Despite an impressive showing by Redskin runners in the opening preseason game against Baltimore, Coach Jack Pardee admitted yesterday the team has not ruled out trading for another back before the end of training camp.

But, he added, he did not feel any sense of urgency to make a deal and would be willing "to go into the season with what we have right now. I think they can help us win."

Pardee said the whole situation "could be taken care of if John Riggins would come back. That would alleviate everything. But we can't wait on him. We have to make our plans with what we have and just hope for the best." h

Riggins' contract holdout, which has kept him out of camp since July 27, has created a dilemma. The Redskins would rather not trade for another back, but apparently are not convinced they have a satisfactory backup to fullback Clarence Harmon should Riggins retire, as he has threatened.

If the Redskins do trade, most likely they will acquire a player to relieve Harmon, not start in his place. The club already thinks enough of Harmon to have considered using him as the starting halfback, and he has done nothing at fullback in camp to decrease that esteem.

Pardee is afraid, however, that Harmon will not do as well if pressed into playing full time. The coach would much prefer to give Harmon continual relief, using the substitution pattern employed last year when Riggins and Harmon shared the fullback spot.

"If he has to play three of every three downs, then we are going to see decreasing efficiency from him," Pardee said of Harmon. "Ideally, we would like to play him two of every three downs sometimes and maybe just one of three other times.

"Giving him that amount of rest over a 16-game schedule, I don't think you would see any decrease in his performance. He'd be rested and a threat every time he was in. That's something we found out last year. Both John and Clarence benefited from not having to be in there all the time."

Playing just half the game Saturday night, Harmon showed he has become quicker turning the corner, picking up 47 yards on nine carries. He ran hard and fast and proved he still is a good receiver, catching three passes for 11 yards.

Buddy Hardeman, who is playing ahead of last year's starting halfback, Benny Malone, was just as impressive. He is stronger and 10 pounds heavier and runs with more power. Running inside and out, he gained 38 yards on eight carries.

Just as important to Pardee, reserve halfbacks Bobby Hammond (37 yards on four attempts) and Ike Forte (11 yards on two) also performed well. One of them, or Malone, has to be good enough to give Hardeman frequent rests, probably on second down, so he can be used on third down passing situations.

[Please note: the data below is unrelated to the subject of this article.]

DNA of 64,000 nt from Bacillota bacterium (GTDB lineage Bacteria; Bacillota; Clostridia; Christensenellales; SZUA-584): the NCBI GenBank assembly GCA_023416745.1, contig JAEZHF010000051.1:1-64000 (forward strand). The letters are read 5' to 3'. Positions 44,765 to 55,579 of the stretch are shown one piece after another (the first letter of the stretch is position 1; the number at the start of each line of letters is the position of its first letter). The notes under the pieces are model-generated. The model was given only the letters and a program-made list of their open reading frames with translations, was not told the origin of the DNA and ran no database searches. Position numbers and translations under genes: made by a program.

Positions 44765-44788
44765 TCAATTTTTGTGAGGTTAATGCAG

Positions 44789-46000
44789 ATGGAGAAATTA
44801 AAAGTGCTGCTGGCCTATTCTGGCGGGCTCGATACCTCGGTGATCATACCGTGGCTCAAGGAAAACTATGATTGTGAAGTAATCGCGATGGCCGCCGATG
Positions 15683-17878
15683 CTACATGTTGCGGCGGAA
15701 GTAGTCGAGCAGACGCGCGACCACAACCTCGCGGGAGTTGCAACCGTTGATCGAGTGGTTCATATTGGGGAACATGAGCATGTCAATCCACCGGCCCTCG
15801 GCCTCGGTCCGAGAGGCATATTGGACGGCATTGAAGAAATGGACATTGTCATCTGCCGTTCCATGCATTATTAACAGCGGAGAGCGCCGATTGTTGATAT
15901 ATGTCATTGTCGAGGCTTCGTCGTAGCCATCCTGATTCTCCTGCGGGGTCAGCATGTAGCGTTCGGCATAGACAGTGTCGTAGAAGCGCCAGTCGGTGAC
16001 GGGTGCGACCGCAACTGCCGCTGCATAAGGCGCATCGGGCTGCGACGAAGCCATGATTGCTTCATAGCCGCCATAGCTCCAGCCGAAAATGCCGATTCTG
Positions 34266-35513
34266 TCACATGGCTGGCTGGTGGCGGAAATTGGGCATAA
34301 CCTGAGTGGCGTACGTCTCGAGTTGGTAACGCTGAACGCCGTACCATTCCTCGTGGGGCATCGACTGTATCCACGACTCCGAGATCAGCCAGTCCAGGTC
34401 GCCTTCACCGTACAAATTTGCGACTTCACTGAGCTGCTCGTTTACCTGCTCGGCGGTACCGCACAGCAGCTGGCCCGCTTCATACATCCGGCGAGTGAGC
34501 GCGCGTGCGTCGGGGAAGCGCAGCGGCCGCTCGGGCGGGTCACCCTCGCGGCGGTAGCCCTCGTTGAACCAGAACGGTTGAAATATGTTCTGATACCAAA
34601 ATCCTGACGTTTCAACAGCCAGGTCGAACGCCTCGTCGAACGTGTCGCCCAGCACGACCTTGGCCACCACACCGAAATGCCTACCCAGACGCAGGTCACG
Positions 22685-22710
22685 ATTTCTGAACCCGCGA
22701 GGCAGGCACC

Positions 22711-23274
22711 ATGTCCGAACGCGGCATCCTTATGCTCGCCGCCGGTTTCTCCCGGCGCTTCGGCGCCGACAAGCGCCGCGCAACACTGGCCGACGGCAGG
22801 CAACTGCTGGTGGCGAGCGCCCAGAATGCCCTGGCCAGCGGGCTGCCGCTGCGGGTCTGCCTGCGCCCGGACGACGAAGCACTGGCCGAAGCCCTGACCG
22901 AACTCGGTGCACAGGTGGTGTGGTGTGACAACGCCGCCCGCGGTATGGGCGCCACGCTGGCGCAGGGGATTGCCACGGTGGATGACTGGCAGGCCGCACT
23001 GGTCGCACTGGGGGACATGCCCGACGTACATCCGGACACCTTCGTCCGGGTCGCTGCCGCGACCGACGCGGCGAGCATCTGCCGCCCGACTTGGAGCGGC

Harmon's main backup, Don Testerman, helped his cause with a solid effort. He had one fine pass reception, dancing around two Colts to pick up a first down, and was consistent on short yardage runs. One question seems to be whether he can avoid injury for an entire season. He also is not a good practice player.

Rookie Ricky Claitt, the third-string fullback, has another problem, endurance. Despite his 36 yards gained, Pardee said he was concerned "that he had to come out after every two or three plays. There might come a time when we would want him to stay in. He can't be coming out all the time like that."

Pardee said the Redskins would never turn down a chance to upgrade the fullback position, "but we feel the same way about any spot on the team. We can live with the current situation. Everyone just has to keep playing well. By Working them all in, they can go out and go full blast every time they are in."

No matter who winds up in the backfield rotation, they will benefit from what appears to be an improved offensive line, which opened up gaping holes that allowed the Redskins to run for 204 yards against the Colts.

The Redskins stayed with basic running plays most of the night in the 13-3 triumph. Pardee was particularly pleased that, despite not having the power of Riggins, the team made a first down on 73 percent of its third downs, and every time only a few yards were needed.

Pardee also said:

Quarterbacks Joe Theismann and Kim McQuilken had good games despite dropped passes. "Joe was reading plays well and Kim keeps playing better as the rust goes away," he said. "His work is encouraging."

Kicker Mark Moseley already is in midseason form. Moseley booted a 52-yard field goal, almost made a 56-yarder and put most of his kickoffs deep into the end zone.

Punter Mike Connell helped himself in his duel with veteran Mike Bragg with a 46-yard kick. Bragg got off a 44-yarder that benefited from a good roll. "Mike Connell really got his foot into one kick," Pardee said.

Kick returner Mike Nelms "is a live punt returner, and he played safety well. He wants that ball. I've never seen a return man who catches as many in practice. He's always working." Nelms, making his debut as a Redskin, brought back four punts for 23 yards, the longest gain 14.

No. 1 draft choice Art Monk should benefit from fumbling his only catch of the night. "Art got his feet wet, he'll realize now he has to protect that ball." Monk had another reception nullified by a penalty.

The Redskin training camp is now winding down, with this week the last full one at Carlisle. They don't have another exhibition game until next Monday, then they leave for Redskin Park Aug. 22.

"This really is the end of camp from a work standpoint," Pardee said. "We've got a lot left to do, we have to go over a lot of game situations, but I'm pleased with the progress we are making."